The author, drawing on original documentation from several archives, examines the February 1963 release of Josyf Slipyj, the Ukrainian Greek Catholic archbishop, by the Soviet government. Slipyj's liberation is explored against the complex background of the Second Vatican Council and the emergence of Catholic ecumenism, as well as the diplomatic and political aftermath of the Cuban Missile Crisis. The significant roles of Pope John XXIII; Belgian friar Felix A. Morlion, O.P.; U.S. journalist Norman Cousins; and Dutch monsignor Johannes Willebrands-who all played a part in Slipyj's release-are described.
Keywords: Cousins, Norman; Cuban Missile Crisis; Slipyj, Josyf, Cardinal; U.S.-Holy See relations; Willebrands, Johannes, Cardinal
For contemporary church historians the situation of the Roman Catholic Church in the mid-twentieth century is a particularly interesting, yet highly complex, subject of study. The Second Vatican Council (1962-65) and the process of aggiornamento set major changes in motion for the Church.1 A major concern was the rising tension between the two major political powers that emerged in the post-World War II world: the United States and the Soviet Union. Historians and political scientists alike have underscored the importance of Pope John XXIII in establishing a "détente" after the repeated condemnations of communism uttered by his predecessor, Pope Pius XII.2 The extraordinary capacity of John XXIIFs humane and conciliatory attitude became most tangible in his remarkable encyclical letter, Pacem in Terris, of April 11, 1963. The encyclical was promulgated at a time when anticommunist sentiments were a strong presence within the gatherings of "his" ecumenical council; it is a document that can be seen as a worthy testament to the pope's peacekeeping efforts.3 This article will tend- once again- to confirm the pivotal role of John XXIH, but will by no means describe the full scope of his geopolitical impact. A detailed analysis of the way in which the Vatican repositioned itself within the overall context of the cold war also falls outside the scope of this article.4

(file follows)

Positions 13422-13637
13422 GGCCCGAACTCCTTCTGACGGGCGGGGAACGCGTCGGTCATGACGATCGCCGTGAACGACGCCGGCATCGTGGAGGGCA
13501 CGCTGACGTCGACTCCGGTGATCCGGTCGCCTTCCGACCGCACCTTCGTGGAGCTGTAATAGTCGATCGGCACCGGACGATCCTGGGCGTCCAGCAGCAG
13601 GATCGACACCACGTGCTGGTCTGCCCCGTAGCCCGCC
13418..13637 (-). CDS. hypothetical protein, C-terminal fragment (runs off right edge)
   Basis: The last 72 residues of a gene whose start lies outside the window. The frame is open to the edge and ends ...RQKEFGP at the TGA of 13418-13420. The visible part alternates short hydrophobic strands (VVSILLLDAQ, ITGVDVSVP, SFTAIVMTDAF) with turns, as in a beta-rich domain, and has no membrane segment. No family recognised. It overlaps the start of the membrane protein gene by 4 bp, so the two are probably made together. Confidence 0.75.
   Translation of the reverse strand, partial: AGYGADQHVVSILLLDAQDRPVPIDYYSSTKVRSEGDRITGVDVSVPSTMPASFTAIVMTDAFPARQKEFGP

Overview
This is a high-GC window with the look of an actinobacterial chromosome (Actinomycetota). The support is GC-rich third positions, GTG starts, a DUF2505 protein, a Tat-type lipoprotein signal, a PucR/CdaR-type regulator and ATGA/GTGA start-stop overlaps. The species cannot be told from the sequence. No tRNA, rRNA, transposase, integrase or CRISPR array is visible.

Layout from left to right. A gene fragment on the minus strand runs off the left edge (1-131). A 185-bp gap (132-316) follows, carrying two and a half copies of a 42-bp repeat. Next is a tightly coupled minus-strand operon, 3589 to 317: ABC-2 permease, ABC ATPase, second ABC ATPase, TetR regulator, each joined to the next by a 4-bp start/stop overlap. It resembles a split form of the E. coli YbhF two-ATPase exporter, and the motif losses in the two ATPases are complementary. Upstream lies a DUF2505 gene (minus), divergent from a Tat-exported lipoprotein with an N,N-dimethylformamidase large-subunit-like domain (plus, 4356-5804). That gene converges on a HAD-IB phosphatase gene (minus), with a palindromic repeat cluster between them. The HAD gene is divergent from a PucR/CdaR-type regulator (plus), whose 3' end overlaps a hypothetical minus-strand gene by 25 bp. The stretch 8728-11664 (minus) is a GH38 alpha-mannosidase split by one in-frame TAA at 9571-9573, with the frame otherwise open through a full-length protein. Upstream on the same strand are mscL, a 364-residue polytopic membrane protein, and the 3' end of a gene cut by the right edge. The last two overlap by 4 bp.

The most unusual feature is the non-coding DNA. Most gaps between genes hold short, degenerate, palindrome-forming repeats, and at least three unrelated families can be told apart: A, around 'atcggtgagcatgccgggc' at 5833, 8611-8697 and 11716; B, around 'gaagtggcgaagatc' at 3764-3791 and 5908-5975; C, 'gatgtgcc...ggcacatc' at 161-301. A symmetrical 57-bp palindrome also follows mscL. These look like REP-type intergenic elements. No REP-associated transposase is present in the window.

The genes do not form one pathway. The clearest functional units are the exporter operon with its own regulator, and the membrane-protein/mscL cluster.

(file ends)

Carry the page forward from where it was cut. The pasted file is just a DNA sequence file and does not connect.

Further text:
Rather, based on original documentation from several archives, the focus will be on a significant event of the era: the release by the Soviet government of Josyf Slipyj, the Ukrainian Greek Catholic archbishop, in late January 1963 (see figure 1). Given that it took place not long after the Cuban Missile Crisis of October 22-29, 1962, when U.S.Soviet tensions were still high, the archbishop's release was momentous indeed.5 In a bipolar world marked by the arms race and vivid memories of the casualties of World War II, political tensions reached a fearful climax in the Cuba crisis. In that context, the interaction of protagonists such as U.S. Catholic president John F. Kennedy,6 Soviet premier Nikita Khrushchev, and Pope John XXIII, who all contributed to Slipyj's release from exile, should be acknowledged as a surprising act of confidence and goodwill from all sides.7 The accounts of Slipyj's release after almost eighteen years of Siberian exile have rarely referenced archival material. The intention here is not to offer a simple repetition or a synthetic overview of the existing literature; rather, a reassessment of this event will be presented from a church historiographer's perspective. In doing so, several lacunae will be filled in. In addition, the often underestimated, if not unknown, role played by individuals such as Félix A. Morlion, O. E, and Johannes Willebrands (then a monsignor, later cardinal; see figure 1) will be highlighted.8 In this account, details of the contacts between Vatican officials and politicians on both sides of the ideological divide, as they took place in the days before and after Slipyj's release from Moscow, will be presented. On the basis of unpublished materials found in the Vatican Secret Archives, the personal files of Willebrands and Cardinal Leo Joseph Suenens,9 and the private diaries of Ukrainian bishops, new light can be shed on the relationships among the protagonists. …